A few years ago, it dawned on me that this was also a great opportunity to help bring more diversity to leadership within finance and more broadly within business. I started to think about the choices I had made in terms of the mentoring relationships that I pursued. Suffice to say that for whatever reason, I had not mentored many emerging female leaders in my first 20-30 mentoring relationships and I didn’t know why.

Fast forward to today – I am pretty direct with those interested in working together that I have “a default” to supporting the growth of female leaders through mentoring. There are lots of reasons why I have decided to “put a flag in the ground” and be so open about this both within Conexus and in our community. Here are some of them:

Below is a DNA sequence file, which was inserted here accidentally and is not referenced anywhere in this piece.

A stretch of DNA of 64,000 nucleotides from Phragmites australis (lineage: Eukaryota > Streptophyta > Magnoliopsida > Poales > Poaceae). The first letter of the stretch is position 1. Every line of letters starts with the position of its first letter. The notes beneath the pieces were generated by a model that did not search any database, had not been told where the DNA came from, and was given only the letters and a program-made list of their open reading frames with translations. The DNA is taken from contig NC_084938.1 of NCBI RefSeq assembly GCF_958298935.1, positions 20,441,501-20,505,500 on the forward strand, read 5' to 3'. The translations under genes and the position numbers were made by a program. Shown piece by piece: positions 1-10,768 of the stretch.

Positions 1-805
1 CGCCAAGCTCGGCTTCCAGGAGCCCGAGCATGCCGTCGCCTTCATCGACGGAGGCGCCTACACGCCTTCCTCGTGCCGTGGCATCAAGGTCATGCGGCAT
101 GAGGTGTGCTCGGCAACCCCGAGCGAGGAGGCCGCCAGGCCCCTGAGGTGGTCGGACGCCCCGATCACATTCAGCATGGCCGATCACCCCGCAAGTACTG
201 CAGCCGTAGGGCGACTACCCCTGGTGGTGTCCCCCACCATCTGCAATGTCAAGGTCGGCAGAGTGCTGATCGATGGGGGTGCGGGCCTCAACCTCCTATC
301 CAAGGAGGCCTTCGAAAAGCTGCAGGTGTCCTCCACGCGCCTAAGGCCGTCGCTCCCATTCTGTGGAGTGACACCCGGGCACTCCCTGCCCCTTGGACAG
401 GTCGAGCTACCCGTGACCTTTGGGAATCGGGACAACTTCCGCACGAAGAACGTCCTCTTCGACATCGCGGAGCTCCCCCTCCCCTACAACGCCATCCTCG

Better Performance: The academic science is clear that businesses with more diversity (gender and otherwise) outperform. Period. I present regularly in the GBus 875 class at the University of Regina and I usually start by citing work from the likes of McKinsey and Zenger Folkman on the correlation between gender diversity and business metrics like return on equity and leadership effectiveness. My role as a business leader is to help our organization perform better. This is an easy way to make that happen.  For the record, our organization is gender balanced both at the Board and Executive levels and while we still have work to do in development programming, we are making great progress.